Despite the President’s continuous travels and repeated tours in some parts of the country, while intentionally avoiding some, including those regions considered as his political power-base, and he is highly visible at receptions at Villa Garowe with Somalia’s International Partners, President Gas is politically isolated within a short time into his mandate as he has lost touch with reality in both Puntland and larger Somalia.

This self-imposed political isolation and complacency take place due to the following mistakes of his making:

1. The President chose to surround himself at State House with young novices as his key advisers, who neither have the political skills, education, nor the experience of working in any parts of Somalia, not to mention about having slightest field works in Puntland State of Somalia.

2. The President is incapable of gauging the mood and feeling of ordinary man and women towards his leadership performance in terms of the economy, public order and personal safety.

3. State employees, including security forces are not paid months after months, often triggering off threatening periodical mutiny of forces, ensuing dangerous security situation, and creating an atmosphere of growing popular deep discontents. The President does not treat this precarious situation as a national emergency and priority number one for the very survival and unity of Puntland.

4. The President feels that he knows what is he doing better than anybody else-a superficial Ivory Tower Attitude devoid of any real and on-the-ground political context and smart understanding of current dismal economic and geo-political situation of Puntland.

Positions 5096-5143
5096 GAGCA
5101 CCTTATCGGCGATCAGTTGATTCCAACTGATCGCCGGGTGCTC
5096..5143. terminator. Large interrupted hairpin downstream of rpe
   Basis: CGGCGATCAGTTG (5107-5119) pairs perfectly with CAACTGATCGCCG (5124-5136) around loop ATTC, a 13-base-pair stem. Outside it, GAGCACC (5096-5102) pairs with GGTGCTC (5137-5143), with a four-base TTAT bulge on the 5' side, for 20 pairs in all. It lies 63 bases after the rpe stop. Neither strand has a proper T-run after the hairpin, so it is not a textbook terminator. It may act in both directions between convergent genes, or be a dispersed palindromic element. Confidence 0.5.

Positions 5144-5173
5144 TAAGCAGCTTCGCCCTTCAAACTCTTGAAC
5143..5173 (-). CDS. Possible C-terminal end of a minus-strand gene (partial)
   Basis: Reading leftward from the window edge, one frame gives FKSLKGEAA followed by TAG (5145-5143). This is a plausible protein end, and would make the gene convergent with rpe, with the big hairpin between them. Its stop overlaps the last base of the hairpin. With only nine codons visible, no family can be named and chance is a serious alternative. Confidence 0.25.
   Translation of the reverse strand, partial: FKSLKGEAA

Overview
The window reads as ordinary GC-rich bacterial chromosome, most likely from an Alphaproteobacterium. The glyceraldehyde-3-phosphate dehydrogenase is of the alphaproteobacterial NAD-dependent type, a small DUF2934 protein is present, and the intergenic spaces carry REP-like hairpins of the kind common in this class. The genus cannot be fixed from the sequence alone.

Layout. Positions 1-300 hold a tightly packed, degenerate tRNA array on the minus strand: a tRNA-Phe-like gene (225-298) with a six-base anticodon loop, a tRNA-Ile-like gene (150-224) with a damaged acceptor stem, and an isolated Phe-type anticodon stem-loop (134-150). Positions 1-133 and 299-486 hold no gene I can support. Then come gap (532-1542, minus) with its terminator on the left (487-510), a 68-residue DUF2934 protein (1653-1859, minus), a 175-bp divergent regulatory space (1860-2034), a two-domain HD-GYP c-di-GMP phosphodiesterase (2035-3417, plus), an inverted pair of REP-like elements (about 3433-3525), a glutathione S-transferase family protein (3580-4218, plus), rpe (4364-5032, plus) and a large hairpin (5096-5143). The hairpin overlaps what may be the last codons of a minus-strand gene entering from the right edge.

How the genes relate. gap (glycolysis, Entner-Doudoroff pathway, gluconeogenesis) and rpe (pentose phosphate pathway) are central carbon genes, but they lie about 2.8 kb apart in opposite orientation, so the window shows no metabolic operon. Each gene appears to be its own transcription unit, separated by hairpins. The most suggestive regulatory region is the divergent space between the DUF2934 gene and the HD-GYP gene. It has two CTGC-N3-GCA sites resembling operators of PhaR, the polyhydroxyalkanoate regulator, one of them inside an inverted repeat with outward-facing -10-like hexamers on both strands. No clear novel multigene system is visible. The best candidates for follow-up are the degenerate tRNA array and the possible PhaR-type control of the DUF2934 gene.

5. The President clearly enjoys hosting high-level delegations, who continually jet in and out of Puntland with no benefits to deliver to the State, even a small budgetary support for the security sector engaged daily with extremists and militants-the very forces that enabled the so-called “international Partners” to have trouble-free discussions with Puntland authorities inside the country to show-case their engagements with Somalia, and thus diffuse the concerns of their generous Donor countries. Rather than demanding reciprocity and playing ball, the President is enticed with diplomatic niceties, empty, and meaningless receptions in his Office. It is disturbing to see even junior NGOs officers being to driven to the State House rather letting them mind their own business with government departments concerned. One critical fact Abdiweli has to learn about these international organizations is that they are not accountable to anyone. As they are faceless, their promises and statements to their interlocutors mean nothing as they would never honour or deliver on their promises- a black hole Puntland fell into recently. The President often gets busy himself with departmental tasks and mandates- an award tendency to a one-man show exercises.